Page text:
TREK OR NO TREK: Experience Machu Picchu Without Hitting The Inca Trail

One of the seven wonders of the modern world, Machu Picchu has long been a firm travel favourite, with the Inca Trail being the most well-known way to reach it.

One of the seven wonders of the modern world, Machu Picchu has long been a firm travel favourite, with the Inca Trail being the most well-known way to reach it.

The route is so iconic that permits are limited to 500 a day (200 travellers and 300 porters and guides) to avoid overcrowding. The struggle to get one of these golden tickets is, therefore, real but there is a light at the end of the trail.

Fortunately for the hikers (and non-hikers) among us, other options are available so dust off your walking boots (or not) and make some tracks.

Here’s how.

Traditional life on the Lares trek

Step into the ‘Sacred Valley of the Incas’ in the lesser-explored Lares region north of Cusco where the rural background is punctuated with splashes of colourful traditional attire and you will be sharing the paths with alpacas and llamas.

Depending on your energy levels, five or seven-night treks are available with a choice of luxury accommodation in the form of comfortable mountain lodges (open-air jacuzzi, anyone) or camping options.

Whichever lodging style you choose, you will be rewarded with waterfalls, glacial lakes and snow-dusted mountains en-route, culminating in a visit to Machu Picchu.

Walk or ride the Salkantay

Slightly more challenging than the Lares trek, this journey invites you to lace up those boots or jump in the saddle to experience some of the most incredible landscapes in the world. Picture the scene, you are atop your trusty steed overlooking the snowy peaks of Mount Salkantay, the second most sacred mountain in Incan mythology and tonight a cosy mountain lodge where you can get a well-deserved massage or soak in the jacuzzi awaits.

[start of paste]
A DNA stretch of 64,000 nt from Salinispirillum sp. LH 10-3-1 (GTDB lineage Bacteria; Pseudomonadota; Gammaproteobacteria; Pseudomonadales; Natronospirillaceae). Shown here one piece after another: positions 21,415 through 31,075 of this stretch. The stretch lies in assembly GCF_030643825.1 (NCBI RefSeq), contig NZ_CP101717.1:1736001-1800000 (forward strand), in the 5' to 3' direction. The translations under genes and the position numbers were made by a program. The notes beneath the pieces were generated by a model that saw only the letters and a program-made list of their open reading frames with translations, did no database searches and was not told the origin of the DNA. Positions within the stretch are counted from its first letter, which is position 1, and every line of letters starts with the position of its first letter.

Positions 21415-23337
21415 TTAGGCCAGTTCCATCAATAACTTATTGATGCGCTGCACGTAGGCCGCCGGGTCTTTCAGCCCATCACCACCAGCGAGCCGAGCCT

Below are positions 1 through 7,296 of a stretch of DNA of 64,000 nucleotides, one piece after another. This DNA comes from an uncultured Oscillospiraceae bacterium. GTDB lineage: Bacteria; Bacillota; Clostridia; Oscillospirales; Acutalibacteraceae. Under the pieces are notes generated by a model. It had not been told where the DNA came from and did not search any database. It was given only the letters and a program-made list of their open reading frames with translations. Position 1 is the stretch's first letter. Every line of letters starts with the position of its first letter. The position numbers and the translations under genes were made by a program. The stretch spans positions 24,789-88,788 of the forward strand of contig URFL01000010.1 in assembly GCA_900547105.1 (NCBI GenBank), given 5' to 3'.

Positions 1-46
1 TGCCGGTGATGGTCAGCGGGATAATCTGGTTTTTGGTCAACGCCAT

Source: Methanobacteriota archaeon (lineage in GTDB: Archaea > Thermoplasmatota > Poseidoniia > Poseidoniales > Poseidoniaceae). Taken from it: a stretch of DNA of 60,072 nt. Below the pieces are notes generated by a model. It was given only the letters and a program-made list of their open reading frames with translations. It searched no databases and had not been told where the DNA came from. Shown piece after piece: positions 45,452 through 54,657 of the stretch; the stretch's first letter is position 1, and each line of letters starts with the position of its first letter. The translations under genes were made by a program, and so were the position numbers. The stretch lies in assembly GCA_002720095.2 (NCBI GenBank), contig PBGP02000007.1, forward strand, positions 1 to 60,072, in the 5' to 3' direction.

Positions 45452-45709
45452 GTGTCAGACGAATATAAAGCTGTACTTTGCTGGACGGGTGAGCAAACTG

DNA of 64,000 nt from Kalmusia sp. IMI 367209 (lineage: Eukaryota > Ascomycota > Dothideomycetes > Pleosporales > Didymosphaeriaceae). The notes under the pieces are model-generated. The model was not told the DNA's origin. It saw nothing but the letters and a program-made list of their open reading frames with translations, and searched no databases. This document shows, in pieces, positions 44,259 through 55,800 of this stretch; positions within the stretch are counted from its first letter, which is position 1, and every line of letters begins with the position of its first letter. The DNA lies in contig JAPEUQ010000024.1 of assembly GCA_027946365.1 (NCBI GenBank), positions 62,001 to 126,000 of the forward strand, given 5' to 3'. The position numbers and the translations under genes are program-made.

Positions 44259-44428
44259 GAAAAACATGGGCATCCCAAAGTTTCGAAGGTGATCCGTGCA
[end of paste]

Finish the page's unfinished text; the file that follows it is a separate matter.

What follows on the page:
This eight-day experience is an extensive journey into rural Peruvian life where you will get glimpses into an ancient culture which has remained intact – be treated to a traditional Pachamanca, a feast of meat and vegetable layered on hot stones to a backdrop of velvety green mountains.

No trekking, no problem

If trekking isn’t an option, Machu Picchu can still be accessed. All aboard the comfortable train from Ollantaytambo to Aguas Calientes which allows you to put your feet up and watch the world go by to the lively soundtrack of Latin American music.

Authentic refreshments created using Andean herbs and fruits add a twist to the usual train trolley selection and the views aren’t too bad either. The next day, you can take the bus from Aguas Calientes to Machu Picchu for a guided tour of its intricate grounds.

Get lost in a maze of green and grey before returning to Aguas Calientes for your return train.

Luxury lodging

Remember that open-air jacuzzi from a few paragraphs back? The good news for all the fair-weather campers/non-campers out there is that you can still trek to Machu Picchu and stay in absolute luxury with lodge-to-lodge adventures.

Mountain Lodges of Peru have designed programmes on both the Lares and Salkantay routes which will see you hitting the trails hard by day and relaxing even harder by night.

The rural location is complimented with beautiful cuisine inspired by the unique flavours and ingredients of the region and Incan culture remains at the fore: they are owned and run by Peruvians who are passionate about both their mountains and their Andean neighbours.

Latin America and Polar Travel Specialists, Chimu Adventures, can organise all your Machu Picchu travel plans regardless of which route you choose.

Walk, ride or train, Machu Picchu is waiting!